SBA Nursing Home Financing
Nursing Home financing is also available with a 7a or a 504.
Nursing homes provide a higher level of care than most types of assisted living and an SBA loan could be the right fit depending on the borrower’s circumstances.
Residential Assisted Living Facility Financing
Residential Assisted Living facilities have become especially popular over the last 5 to 10 years and are known by many names:
- Residential Care Facilities for the Elderly (RCFE)
- Adult Family Home
- Adult Foster Home
- Residential Care Home
- Residential Board and Care Home
By whatever name, they can be financed for up to 25 years with no down payment for experienced borrowers and with either 5% or 10% down and for others.
In order to get 100% RCFE financing, you would have to (currently) own a profitable care home for long enough to prove to a lender that you can capably (and profitably) own and operate another.
If you do not have a long enough successful track record of adult care home ownership, then a down payment is required if you are purchasing a facility or starting your first facility.
Acceptable Sources of Down Payment
- 5% to 10% down is required when purchasing a care home from someone else, again, unless you already own a facility, in which case, a down payment may not be necessary.
- 5% is possible if and only if the seller is willing to hold another 5% on “full standby.” Full Standby means that you are not supposed to make payments to the seller for 24 months.
- 10% is required from you if the seller is unwilling to hold a second mortgage on full standby or if you are starting a new business, BUT the SBA is flexible (within reason) with regard to where you come up with your down payment and the following are all possible:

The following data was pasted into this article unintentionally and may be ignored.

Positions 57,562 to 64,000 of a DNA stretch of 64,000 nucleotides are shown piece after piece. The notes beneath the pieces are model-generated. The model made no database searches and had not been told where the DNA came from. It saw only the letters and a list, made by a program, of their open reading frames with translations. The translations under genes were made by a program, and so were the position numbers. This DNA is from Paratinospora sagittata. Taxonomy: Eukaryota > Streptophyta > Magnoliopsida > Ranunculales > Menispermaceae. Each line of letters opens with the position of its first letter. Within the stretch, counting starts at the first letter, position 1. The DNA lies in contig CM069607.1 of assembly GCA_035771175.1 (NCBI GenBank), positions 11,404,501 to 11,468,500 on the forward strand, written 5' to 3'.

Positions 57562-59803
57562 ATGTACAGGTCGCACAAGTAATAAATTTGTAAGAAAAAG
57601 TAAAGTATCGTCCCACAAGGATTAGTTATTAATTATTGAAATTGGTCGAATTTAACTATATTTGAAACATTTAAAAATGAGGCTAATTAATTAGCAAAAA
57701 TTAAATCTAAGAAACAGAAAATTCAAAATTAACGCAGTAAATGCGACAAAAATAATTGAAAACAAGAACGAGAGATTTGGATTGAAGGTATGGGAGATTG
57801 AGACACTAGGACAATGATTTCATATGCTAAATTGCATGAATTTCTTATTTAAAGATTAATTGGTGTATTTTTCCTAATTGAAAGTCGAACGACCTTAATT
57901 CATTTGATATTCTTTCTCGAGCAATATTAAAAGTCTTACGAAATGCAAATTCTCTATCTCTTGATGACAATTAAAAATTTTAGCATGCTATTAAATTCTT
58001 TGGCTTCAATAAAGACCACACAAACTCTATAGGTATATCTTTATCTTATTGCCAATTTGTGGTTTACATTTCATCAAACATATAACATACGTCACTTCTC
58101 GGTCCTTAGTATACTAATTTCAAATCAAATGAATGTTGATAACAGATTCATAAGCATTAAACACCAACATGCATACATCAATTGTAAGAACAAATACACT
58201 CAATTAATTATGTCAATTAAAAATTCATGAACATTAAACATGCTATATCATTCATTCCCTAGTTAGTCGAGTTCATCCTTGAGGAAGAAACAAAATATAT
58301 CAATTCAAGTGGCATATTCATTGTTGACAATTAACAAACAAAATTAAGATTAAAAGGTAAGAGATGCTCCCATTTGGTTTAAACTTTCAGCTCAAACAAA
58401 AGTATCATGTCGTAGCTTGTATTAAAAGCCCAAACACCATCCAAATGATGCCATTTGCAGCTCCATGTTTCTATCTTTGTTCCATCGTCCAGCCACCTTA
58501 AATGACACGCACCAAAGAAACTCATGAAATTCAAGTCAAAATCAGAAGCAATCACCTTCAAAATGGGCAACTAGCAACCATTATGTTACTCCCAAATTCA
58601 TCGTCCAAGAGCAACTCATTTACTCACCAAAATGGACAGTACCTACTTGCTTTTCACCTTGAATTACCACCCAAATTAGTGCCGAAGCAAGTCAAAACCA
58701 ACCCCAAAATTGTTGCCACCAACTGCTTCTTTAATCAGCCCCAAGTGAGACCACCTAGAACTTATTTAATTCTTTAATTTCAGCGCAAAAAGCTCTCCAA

- money that is borrowed from another source
- certain retirement account rollovers
All of the above are possible sources of your 5% or 10%, but lenders will require that you have enough “skin in the game,” although how lenders define “skin” is very subjective.
The key theme here is that while the SBA gives all lenders the same set of guidelines for how they must do things, there is a lot of subjectivity in how different lenders interpret the guidelines and how they are applied to different types of businesses as well as different borrowers.
Borrowing the Down Payment
Borrowing the down payment for an SBA loan for assisted living is typically the easiest and most straightforward of the above options. The hard part can be finding a lender who will lend you the money as in almost all cases, it cannot be borrowed from the SBA lender.
An approval requires you to have enough of the right traits that SBA lenders look for…which is to say, you need enough skin in the game, good enough credit, relevant experience and some reserves/post-closing liquidity, but every lender evaluates these metrics differently so, be mindful that the definition of the “right” traits or qualifications can vary widely from lender to lender due to the fact that the SBA does NOT dictate all the rules for underwriting to lenders.
For instance, the SBA gives no real guidance to lenders regarding lending to borrowers with past credit issues and there is no minimum credit score (per SBA rule) for most loans.
Many lenders do however, have a minimum score, but most are flexible if you have a good explanation as to why your score is lower than it might normally be.
The same keys apply when you are borrowing the down payment.
You must show that you have decent enough credit, relevant experience, job/income stability and most importantly, enough outside income from another source (or a spouse with enough income) to be able to afford the payments on the money you would borrow for down payment without putting yourself in a precarious position financially.